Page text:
Dr Ed Griffiths | Former Senior Scientific Manager

This person is a member of Sanger Institute Alumni.

Griffiths, Ed

Ed Griffiths left the Sanger Institute when the Annosoft group closed in 2017.

I was the team leader of the Annosoft team, we wrote software to support vertebrate annotation at Sanger but we also supported and worked with other annotation groups in other laboratories e.g. Wormbase, Ensembl. We wrote tools that were aimed at experienced annotators, they fillled a gap left by the many browser-based viewers that existed at the time.

My central interests were in providing tools for large scale genome annotation. This involved anything from choosing the right graphical toolkit to being part of genome standards working parties to debugging C++ to leading efforts to coordinate analysis pipelines in Sanger and EBI. I ran the Annosoft team which wrote the software for all vertebrate annotation at Sanger but we also supported other annotation efforts such as Wormbase.

I strongly believed that the way institutions operate is very important and was an active member in Appraisal, Role Profile, Health & Safety and Pay & Benefits review commitees.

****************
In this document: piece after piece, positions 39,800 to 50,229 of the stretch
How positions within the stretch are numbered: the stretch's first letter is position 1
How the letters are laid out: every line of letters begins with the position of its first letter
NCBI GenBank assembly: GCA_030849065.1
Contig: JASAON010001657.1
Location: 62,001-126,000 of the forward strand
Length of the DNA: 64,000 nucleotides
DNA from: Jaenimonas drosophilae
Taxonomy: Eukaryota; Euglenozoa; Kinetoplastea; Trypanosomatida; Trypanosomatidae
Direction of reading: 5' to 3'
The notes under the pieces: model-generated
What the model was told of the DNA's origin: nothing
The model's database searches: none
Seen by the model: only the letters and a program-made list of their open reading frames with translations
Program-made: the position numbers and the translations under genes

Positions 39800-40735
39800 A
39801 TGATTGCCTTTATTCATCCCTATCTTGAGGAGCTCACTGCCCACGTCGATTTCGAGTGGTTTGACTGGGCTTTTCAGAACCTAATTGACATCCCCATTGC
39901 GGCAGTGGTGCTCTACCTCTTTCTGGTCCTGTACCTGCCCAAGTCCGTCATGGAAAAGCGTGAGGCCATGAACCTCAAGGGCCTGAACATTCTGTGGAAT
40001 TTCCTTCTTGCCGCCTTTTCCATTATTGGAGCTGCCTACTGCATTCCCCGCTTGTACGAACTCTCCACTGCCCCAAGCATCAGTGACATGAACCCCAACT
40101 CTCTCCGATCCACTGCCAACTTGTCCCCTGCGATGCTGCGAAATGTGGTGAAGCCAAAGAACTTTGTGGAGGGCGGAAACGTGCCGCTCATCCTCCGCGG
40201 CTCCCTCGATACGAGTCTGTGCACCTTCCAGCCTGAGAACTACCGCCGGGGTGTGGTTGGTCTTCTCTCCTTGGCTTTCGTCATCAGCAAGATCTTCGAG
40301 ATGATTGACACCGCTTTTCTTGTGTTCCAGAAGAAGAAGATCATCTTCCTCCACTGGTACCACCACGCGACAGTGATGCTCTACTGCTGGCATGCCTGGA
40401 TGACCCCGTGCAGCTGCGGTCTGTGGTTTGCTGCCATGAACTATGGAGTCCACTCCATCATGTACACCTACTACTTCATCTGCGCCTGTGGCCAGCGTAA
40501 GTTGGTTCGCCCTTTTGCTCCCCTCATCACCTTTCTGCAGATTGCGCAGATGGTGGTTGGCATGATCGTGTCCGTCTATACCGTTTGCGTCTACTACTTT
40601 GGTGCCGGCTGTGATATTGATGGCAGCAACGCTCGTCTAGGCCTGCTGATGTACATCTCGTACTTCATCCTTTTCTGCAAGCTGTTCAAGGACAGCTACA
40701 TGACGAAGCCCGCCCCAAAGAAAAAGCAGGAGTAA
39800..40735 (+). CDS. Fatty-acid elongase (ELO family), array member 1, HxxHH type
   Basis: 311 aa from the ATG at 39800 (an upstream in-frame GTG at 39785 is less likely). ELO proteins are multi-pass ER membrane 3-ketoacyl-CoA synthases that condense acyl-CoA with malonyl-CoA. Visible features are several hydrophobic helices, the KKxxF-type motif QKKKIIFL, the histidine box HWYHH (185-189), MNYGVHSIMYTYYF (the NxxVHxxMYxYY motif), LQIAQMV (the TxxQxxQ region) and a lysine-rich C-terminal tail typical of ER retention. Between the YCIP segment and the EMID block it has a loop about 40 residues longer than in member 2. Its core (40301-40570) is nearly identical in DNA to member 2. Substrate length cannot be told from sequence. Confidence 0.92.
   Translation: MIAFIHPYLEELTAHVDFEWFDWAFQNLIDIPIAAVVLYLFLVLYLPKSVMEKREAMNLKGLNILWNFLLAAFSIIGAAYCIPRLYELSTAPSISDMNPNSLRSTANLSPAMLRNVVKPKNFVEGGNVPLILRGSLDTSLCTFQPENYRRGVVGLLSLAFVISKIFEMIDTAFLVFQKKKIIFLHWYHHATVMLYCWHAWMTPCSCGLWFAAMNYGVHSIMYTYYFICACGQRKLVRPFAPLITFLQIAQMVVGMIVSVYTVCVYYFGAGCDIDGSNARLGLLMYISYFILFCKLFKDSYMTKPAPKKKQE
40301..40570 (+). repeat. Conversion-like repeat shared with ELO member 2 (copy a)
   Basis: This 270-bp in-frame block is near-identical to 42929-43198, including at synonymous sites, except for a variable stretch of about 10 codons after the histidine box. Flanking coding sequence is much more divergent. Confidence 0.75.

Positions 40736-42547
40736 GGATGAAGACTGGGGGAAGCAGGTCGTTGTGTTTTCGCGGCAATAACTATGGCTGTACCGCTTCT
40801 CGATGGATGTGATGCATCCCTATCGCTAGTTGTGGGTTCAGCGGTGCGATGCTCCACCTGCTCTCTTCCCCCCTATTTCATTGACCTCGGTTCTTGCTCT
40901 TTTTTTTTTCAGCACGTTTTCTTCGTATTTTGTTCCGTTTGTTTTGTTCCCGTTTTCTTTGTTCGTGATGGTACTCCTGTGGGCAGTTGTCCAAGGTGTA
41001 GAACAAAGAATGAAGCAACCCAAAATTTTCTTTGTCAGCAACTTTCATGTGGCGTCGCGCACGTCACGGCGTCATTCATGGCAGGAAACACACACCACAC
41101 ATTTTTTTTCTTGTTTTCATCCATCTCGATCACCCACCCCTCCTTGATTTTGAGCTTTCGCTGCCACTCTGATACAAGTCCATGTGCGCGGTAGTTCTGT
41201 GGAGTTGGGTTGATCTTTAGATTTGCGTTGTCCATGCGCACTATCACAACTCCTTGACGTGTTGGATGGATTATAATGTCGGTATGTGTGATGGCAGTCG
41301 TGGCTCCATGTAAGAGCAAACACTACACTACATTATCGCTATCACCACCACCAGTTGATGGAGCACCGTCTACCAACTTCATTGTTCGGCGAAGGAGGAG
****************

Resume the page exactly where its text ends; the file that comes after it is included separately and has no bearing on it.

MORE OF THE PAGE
I led several major pieces of work:

  • Re-writing the graphical display of ZMap, our major graphical interface, to make use of the Qt toolkit which will bring big benefits in speed and sophistication.
  • Interfacing ZMap to Ensembl
  • Improvement of analysis pipelines including their merging with Ensembl
  • Moving parts of annotation system over to a web-based app for better interfacing with other web services

I was part of the GFF version 3 Working Group whose remit is to clarify and extend the GFF spec. I was also part of the group who produced the DAS v2 spec and have contributed to the SO project.

I was the original author of ZMap, a multi-threaded high performance standalone sequence feature viewer/editor derived from the FMap display in xace/acedb. This has become the main annotation interface for all vertebrate annotation in the Sanger and for associated collaborators. This tool is noteworthy in that it can be integrated into existing annotation systems (e.g. otter, xace/wormbase) and is database-agnostic allowing it to run off sources as diverse as GFF files to acedb servers to ensembl.

Prior to working on ZMap I worked mainly on Acedb running the development team and had many productive associations, e.g. with Lincoln Stein and Cold Spring Harbour to support and improve Wormbase.

My Acedb work included:

  • producing the sockets based version of the acedb server which greatly broadened it's usage
  • introducing GTK as the graphical toolkit
  • Re-writing acedbs feature mapping via the SMap package
  • GMap improvments to support Oxford University's C. elegans work
  • Teaching on Acedb courses
Griffiths, Ed